26 June 2009

Flower Friday

Yes, yes, I know I'm overdue for a Flower Friday post. I've been having fun, I mean working hard, and trying to blog about all the other stuff going on, too. Like the beetles eating my zucchini (Rar!). But I happen to know at least one reader who really likes the pretty posies so without further ado:

The lilies in front of my house are ready for their close-ups (don't know the cultivar, though).
A lovely Hydrangea in Pierce's Woods

Actaea racemosa (Black Snake Root or Black Cohosh), formerly known as Cimicifuga racemosa, which I think is much more fun to say. This plant was used by Native Americans as a remedy for arthritis, muscle pain, sore throat, cough and indigestion. Yet another common name, Bugbane, refers to its insect repellent qualities (this is why you need to learn the botanic names for plants! Imagine the confusion if you were to go to your local nursery and ask for Bugbane when they only knew it as Black Cohosh, or vice versa. Even worse, imagine asking for Snake Root and having the sales person give you funny looks. It's bad enough when I insist on calling it Cimicifuga and the nursery help has never heard of it at all!). 'Course, some of the noted side effects of using this herbal remedy are far worse than the original condition, so think twice before you rush out and start gnawing on your garden!

Not a flower, I know, but the foliage sure is perty! And with a name like Coleus 'Fishnet Stocking', how can you resist? I couldn't, and took several cuttings while working in the propagation house this week!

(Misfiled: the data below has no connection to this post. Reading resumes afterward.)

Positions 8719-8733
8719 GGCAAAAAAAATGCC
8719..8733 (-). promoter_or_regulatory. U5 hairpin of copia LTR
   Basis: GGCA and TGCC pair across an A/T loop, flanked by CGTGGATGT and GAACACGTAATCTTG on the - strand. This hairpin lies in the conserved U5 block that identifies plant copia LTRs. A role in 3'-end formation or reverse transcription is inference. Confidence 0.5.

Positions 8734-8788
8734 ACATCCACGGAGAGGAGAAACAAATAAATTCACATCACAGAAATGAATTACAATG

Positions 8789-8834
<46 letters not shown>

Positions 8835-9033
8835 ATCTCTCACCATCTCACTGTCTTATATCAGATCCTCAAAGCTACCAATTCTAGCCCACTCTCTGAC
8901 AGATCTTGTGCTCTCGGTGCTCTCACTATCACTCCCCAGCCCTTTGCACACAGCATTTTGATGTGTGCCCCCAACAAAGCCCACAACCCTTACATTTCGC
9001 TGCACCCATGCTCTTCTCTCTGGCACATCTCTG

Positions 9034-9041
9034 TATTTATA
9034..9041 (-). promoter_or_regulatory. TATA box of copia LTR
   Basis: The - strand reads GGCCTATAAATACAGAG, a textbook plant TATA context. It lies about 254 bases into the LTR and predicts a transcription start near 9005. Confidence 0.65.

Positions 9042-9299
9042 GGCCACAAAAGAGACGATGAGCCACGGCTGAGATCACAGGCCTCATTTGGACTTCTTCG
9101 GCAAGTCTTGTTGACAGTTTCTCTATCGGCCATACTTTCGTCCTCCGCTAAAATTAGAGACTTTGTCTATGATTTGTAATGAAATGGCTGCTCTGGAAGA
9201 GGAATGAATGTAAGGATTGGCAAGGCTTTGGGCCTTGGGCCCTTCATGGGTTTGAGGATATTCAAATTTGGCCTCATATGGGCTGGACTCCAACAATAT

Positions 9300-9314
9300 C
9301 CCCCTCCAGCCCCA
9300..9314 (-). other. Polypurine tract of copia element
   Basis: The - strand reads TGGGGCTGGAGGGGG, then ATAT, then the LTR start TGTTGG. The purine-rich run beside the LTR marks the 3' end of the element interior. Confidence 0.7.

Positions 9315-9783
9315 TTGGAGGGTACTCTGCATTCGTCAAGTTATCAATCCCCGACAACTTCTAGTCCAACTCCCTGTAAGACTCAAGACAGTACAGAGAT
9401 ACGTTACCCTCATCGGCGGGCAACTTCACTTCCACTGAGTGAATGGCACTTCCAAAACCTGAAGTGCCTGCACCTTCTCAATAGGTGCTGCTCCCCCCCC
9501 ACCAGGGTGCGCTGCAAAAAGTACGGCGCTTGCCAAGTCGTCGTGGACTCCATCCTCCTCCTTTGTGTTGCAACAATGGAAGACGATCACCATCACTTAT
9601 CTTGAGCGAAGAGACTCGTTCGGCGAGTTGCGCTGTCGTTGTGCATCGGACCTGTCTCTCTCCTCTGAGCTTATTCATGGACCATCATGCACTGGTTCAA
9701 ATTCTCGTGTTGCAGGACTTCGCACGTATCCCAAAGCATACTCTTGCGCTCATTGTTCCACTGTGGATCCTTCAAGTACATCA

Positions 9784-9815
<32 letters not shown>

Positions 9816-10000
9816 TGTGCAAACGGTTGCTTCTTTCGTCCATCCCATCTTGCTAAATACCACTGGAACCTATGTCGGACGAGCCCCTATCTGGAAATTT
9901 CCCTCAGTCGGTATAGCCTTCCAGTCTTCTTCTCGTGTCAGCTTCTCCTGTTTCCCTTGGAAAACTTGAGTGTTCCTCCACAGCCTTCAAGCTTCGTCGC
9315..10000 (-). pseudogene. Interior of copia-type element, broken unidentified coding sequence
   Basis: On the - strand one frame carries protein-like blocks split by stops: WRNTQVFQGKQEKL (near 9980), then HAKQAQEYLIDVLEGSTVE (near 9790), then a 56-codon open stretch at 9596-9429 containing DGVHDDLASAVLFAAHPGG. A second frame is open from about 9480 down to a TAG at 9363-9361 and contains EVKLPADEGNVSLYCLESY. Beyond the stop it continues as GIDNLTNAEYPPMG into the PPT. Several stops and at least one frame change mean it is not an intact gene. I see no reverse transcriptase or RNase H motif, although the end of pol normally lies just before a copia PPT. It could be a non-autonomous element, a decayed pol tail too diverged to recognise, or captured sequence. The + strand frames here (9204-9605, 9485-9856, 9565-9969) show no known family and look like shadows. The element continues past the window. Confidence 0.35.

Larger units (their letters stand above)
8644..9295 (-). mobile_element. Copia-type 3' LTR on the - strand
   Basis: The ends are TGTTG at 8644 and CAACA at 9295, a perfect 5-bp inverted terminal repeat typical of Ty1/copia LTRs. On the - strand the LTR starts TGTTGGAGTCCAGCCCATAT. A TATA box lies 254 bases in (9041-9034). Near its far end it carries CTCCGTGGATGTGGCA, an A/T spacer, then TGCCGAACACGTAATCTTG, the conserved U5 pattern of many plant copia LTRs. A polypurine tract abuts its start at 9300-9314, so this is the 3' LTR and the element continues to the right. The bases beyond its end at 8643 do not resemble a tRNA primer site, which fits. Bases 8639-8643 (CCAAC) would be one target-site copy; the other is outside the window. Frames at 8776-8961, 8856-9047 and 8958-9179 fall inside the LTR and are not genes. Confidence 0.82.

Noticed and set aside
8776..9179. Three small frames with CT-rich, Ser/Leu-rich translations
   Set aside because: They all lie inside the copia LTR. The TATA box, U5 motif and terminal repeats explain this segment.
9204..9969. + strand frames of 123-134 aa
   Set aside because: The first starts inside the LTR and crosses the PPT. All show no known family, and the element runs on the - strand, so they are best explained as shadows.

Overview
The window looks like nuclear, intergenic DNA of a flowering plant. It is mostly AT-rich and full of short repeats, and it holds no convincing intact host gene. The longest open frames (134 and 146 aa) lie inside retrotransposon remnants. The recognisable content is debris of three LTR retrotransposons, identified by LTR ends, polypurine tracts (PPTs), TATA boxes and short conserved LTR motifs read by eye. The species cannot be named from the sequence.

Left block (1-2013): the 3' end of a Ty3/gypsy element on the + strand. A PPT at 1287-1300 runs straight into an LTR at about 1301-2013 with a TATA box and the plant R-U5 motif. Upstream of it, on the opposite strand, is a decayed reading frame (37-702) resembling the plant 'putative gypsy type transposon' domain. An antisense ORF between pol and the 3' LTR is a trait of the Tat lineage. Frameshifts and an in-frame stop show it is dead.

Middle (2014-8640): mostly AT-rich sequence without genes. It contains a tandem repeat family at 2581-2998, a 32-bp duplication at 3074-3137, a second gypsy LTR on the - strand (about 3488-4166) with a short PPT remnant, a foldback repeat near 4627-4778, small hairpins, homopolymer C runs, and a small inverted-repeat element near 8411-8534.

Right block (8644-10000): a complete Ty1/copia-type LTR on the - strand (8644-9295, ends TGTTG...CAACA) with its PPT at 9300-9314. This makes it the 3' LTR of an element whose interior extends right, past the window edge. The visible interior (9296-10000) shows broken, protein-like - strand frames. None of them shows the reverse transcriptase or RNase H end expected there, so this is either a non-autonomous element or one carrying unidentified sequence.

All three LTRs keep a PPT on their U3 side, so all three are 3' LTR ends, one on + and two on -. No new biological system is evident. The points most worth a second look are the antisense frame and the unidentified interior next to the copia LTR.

This is one of the plants we have to know for our Deciduous Flowering Shrubs class. Can you see the fussy little headless chickens?How about now!?
I always get excited when I manage to come even remotely close to identifying a new plant so when I correctly guessed that this Stylophorum diphyllum (Celandine Poppy), seen at Jenkins Arboretum, was in the poppy family I gave myself a nice "Atta-girl"! Another common name for this one is Wood Poppy, probably because it likes the dappled shade that a woodland environment is happy to give it. There's a noxious weed in these parts called Garlic Mustard (Alliaria petiolata) that was introduced by European settlers who used it as a culinary herb. It decided it really liked the eastern side of the US, especially those dappled woods, and promptly took over. The roots produce alellochemicals (oooh...big word) that harm the micorrhizal fungi (oooh...even bigger words) in the soil that many of our native plants rely on for growth. Consequently, it's threatening many species in the woods out here from huge trees to this poor little Wood Poppy. The Garlic Mustard also confuses the West Virginia White Butterfly and the Mustard White Butterfly because it so closely resembles the native Dentaria (Toothwort; don't you just love these common names!) on which they lay their eggs. The butterfly larvae can't survive on the Garlic Mustard because it's toxic to them. So I say, Down With Garlic Mustard! Save the Wood Poppies and Butterflies!

Spigelia marilandica (Indian Pink)
Aesculus parviflora (Bottlebrush Buckeye)
Asclepias syriaca, commonly called Common Milkweed, Butterfly flower, Silkweed, Silky Swallow-wort, or Virginia Silkweed. This pic isn't nearly as awesome as the one Emma got of the bee coming in for a landing.

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